Yesterday, I wrote about the November 6 statement declaring the creation of “the Greater Damascus Operations Room,” and promised that I would have another look at the list of participants (which is repeated at the end of this post, for easy reference). Because, regardless of who is part of the alliance, an equally important question is: who is not involved?

Three big groups come to mind.

Isolating the Islam Army?

The most obvious omission, to anyone that follows Syrian rebel politics, is the Douma-based Islam Army of Mohammed Zahran Alloush. This group, formerly known as the Islam Brigade, has recently raised its profile with the help of private Gulf sponsors and, allegedly, support from the Saudi government. It is now one of the largest and best-known fighting formations in Syria and certainly one of the largest groups in the Damascus region. But Zahran Alloush’s rise to stardom has not been without controversy and many factions took offense at the suggestion that the path to rebel unity is for everyone else to join the Army of Islam. As previously detailed on this blog, the formation of the Army of Islam in late September was immediately followed by a backlash among other Islamist factions in Damascus.

Now, when a virtual who’s who of the Damascus Islamist scene comes together to pool their resources, the Islam Army is left out. It can’t be a coincidence, but what does it mean?

Checking the list again, we see that some factions that have complained about Alloush’s dominance are involved with the Greater Damascus Operations Room, but the bulk of feuding brigades and councils in his hometown of Douma were not included; neither the Islam Army, nor its chief local rivals, like the Douma Martyrs Brigade.

So, it would seem that either the Greater Damascus Operations Room is actively seeking to isolate Alloush and push back against the ambitions of the Army of Islam, or, simply to maintain a prudent distance in order to avoid contagion from the disputes in Douma. Perhaps we’ll find out soon enough.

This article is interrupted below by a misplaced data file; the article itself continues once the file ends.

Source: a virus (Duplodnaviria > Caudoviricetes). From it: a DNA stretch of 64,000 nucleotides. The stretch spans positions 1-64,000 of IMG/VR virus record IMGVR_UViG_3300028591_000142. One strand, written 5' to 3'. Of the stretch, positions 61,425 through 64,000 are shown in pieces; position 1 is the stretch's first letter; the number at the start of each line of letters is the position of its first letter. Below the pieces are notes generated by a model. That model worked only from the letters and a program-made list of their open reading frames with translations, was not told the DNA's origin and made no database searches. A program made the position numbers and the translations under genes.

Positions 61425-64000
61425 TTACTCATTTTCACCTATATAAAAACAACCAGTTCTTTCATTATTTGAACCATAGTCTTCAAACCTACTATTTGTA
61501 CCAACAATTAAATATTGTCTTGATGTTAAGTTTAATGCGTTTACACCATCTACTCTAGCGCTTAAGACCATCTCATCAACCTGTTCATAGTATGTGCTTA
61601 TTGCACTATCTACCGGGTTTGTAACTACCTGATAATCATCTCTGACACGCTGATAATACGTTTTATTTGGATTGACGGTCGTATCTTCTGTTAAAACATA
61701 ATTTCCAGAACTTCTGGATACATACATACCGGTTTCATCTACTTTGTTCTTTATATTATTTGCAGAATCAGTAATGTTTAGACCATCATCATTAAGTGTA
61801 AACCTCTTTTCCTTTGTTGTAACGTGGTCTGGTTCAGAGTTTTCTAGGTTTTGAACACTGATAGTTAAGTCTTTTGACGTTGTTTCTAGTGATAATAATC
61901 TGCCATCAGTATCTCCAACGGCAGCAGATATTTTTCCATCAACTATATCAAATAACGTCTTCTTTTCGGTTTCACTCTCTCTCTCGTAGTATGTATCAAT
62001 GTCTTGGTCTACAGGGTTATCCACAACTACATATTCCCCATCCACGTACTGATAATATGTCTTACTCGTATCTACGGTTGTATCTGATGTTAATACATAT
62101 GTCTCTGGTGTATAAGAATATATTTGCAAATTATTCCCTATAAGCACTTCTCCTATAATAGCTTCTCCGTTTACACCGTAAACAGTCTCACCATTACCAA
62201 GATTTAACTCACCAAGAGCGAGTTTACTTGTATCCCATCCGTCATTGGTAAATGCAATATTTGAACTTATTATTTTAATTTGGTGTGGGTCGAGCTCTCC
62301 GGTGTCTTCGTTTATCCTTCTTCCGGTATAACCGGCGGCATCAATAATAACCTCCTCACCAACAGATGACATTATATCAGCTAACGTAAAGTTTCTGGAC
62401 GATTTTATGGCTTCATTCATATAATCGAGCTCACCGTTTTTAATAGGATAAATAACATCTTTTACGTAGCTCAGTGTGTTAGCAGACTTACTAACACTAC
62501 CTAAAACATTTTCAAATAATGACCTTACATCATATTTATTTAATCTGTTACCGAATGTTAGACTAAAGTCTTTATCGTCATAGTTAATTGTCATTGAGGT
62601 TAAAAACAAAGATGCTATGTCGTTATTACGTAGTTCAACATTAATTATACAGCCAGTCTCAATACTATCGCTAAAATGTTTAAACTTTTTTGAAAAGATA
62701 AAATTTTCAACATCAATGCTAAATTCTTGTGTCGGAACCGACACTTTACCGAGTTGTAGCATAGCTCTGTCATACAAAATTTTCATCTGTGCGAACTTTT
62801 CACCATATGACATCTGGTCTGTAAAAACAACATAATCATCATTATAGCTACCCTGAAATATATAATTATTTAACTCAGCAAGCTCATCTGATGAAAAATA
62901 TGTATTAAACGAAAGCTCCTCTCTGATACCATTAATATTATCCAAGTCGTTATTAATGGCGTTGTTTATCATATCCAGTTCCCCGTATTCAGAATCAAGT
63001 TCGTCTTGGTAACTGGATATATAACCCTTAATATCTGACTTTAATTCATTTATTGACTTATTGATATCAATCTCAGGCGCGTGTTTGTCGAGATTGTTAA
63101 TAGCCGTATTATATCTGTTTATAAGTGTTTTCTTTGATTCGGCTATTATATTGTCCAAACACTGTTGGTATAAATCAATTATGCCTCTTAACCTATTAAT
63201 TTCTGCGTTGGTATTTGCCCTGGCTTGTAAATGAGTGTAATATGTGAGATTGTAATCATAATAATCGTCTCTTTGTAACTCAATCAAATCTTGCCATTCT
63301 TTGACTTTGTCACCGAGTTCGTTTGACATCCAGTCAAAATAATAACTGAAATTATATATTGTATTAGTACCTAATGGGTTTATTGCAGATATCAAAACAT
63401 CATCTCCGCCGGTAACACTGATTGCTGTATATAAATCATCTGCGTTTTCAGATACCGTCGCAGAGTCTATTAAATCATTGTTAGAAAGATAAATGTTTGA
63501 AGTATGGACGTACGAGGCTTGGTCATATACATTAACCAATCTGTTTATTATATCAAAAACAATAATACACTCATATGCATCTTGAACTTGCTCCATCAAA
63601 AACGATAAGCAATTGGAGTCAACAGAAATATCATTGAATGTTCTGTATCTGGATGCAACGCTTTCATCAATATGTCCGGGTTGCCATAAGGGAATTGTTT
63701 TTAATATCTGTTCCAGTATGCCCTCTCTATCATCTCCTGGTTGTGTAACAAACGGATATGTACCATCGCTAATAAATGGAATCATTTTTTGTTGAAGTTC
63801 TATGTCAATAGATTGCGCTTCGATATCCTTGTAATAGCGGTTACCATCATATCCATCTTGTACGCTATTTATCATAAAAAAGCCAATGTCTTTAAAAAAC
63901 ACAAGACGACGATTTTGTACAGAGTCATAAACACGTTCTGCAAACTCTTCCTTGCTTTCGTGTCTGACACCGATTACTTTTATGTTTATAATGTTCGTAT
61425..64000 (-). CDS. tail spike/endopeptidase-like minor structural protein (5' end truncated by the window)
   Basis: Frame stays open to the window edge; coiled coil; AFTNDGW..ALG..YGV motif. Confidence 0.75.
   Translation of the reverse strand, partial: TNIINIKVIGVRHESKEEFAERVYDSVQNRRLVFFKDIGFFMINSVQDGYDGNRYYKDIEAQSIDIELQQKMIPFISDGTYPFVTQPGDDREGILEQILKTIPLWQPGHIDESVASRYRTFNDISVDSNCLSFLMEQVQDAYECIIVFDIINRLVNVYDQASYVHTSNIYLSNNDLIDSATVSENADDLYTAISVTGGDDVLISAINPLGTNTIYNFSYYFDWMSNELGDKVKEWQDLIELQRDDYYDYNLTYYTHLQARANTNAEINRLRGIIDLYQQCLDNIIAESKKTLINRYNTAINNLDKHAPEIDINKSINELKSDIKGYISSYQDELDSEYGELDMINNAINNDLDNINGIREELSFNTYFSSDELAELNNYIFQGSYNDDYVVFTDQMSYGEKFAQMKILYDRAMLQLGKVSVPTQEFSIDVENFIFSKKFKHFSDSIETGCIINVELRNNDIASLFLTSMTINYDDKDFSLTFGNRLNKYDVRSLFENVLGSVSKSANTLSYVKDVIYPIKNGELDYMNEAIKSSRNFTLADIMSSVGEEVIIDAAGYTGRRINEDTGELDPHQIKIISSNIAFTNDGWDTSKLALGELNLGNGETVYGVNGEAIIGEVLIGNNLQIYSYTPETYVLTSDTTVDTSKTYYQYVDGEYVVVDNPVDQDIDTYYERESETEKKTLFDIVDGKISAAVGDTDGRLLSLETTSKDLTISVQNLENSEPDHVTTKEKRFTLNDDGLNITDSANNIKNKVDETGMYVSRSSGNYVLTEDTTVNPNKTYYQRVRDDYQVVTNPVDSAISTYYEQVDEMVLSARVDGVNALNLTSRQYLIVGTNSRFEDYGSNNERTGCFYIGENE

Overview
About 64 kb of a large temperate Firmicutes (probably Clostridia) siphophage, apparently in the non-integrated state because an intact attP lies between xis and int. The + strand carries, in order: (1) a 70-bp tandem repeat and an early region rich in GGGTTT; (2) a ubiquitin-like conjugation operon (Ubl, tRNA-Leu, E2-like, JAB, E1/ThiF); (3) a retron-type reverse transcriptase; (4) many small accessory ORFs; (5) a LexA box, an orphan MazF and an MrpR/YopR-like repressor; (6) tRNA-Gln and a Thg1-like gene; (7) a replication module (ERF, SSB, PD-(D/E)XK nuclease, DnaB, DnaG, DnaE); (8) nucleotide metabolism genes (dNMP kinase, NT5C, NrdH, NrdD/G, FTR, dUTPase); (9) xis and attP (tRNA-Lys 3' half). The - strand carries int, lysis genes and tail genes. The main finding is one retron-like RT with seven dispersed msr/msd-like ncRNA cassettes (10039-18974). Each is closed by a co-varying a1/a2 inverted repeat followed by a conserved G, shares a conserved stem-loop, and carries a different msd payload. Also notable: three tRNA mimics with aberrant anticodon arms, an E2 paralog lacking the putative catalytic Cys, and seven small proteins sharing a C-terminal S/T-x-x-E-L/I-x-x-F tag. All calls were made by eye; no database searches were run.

What Happened to the Jihadis?

There are two other interesting omissions: Neither of the global-jihadi factions linked to al-Qaeda is mentioned in the statement. The dissident Iraqi-Syrian Qaida wing, called the Islamic State of Iraq and al-Sham, is so far quite marginal around the capital, but Jabhat al-Nusra has a very active presence in some regions of the Rif Dimashq.

In fact, when studying the membership lists of the local operations rooms, an interesting discrepancy becomes clear. Several of these coalitions do in fact include the global-jihadi factions. For example, Jabhat al-Nusra is a charter member of the Jund al-Malahem alliance (#1 on the list below) and it is also part of the One Flag Alliance (#8) and the Islamic League (#6), the latter of with which also seems to include the Islamic State of Iraq and al-Sham.

Still, their names are mysteriously missing from the November 6. There seem to have been no announcements of them leaving and no recent reports of splits in these operations rooms. It therefore seems likely that their involvement is deliberately obscured, to avoid tainting the Greater Damascus Operations Room with any form of al-Qaida association.

This, in turn, probably reflects the nature of the funding for the project. Money is probably coming from above-the-table sources and it is likely to be supported by one or more Gulf governments; presumably related to Saudi Arabia’s drive to reorganize the Syrian insurgency. These sponsors are of course anxious not to be seen as enablers of terrorism, by their American ally or the media, and so, the Qaeda-linked factions in the operations rooms have been quietly scrubbed from the public statement of November 6. But are they also isolated from the operations rooms on the ground?

The Greater Damascus Operations Room

This is a list of the participating operations rooms and their list of members, as declared in the statement of November 6, 2013, with their approximate locations added in parenthesis.

  1. The Jund al-Malahem Operations Room in East Ghouta: Islamic Ahrar al-Sham Movement, Shabab el-Hoda Battalions, al-Habib al-Mustafa Brigades, Eissa bin Maryam Battalion. (Eastern/South-Eastern suburbs)
  2. The Jobar Operations Room: Shabab el-Hoda Battalions, al-Habib al-Mustafa Brigades. (East Damascus)
  3. The Mleha Operations Room: Shabab el-Hoda Battalions, al-Habib al-Mustafa Brigades. (Mleha, South-East suburbs)
  4. The Amjad al-Islam Operations Room in Erbin: The Amjad al-Islam Gathering. (East Damascus)
  5. The Harasta Operations Room: Der’ al-Asima Brigade, Shabab el-Houda Battalions, al-Habib al-Mustafa Brigades, Amjad al-Islam Gathering. (North-East suburbs)
  6. The Islamic League Operations Room in South Damascus: Sahaba Battalions and Brigades, Aknaf Beit al-Maqdes Brigade, Islamic Ahrar al-Sham Movement, Shabab al-Hoda Brigade, Single Umma Brigade, Sham al-Rasoul Brigade. (Yarmouk Camp/al-Hajar al-Aswad, south Damascus)
  7. The Daraya and Moadamiya Operations Room: Sahaba Battalions and Brigades. (Daraya/Moadamiya, west of Damascus)
  8. The One Flag Alliance Operations Room in Western Ghouta: Sahaba Battalions and Brigades, Tawhid al-Asima Brigade, Islamic Ahrar al-Sham Movement, Aknaf Beit al-Maqdes Brigade, Fursan al-Sunna Battalion. (Western countryside)
  9. The Zabadani Operations Room: Islamic Ahrar al-Sham Movement. (North-West of Damascus, Lebanon border)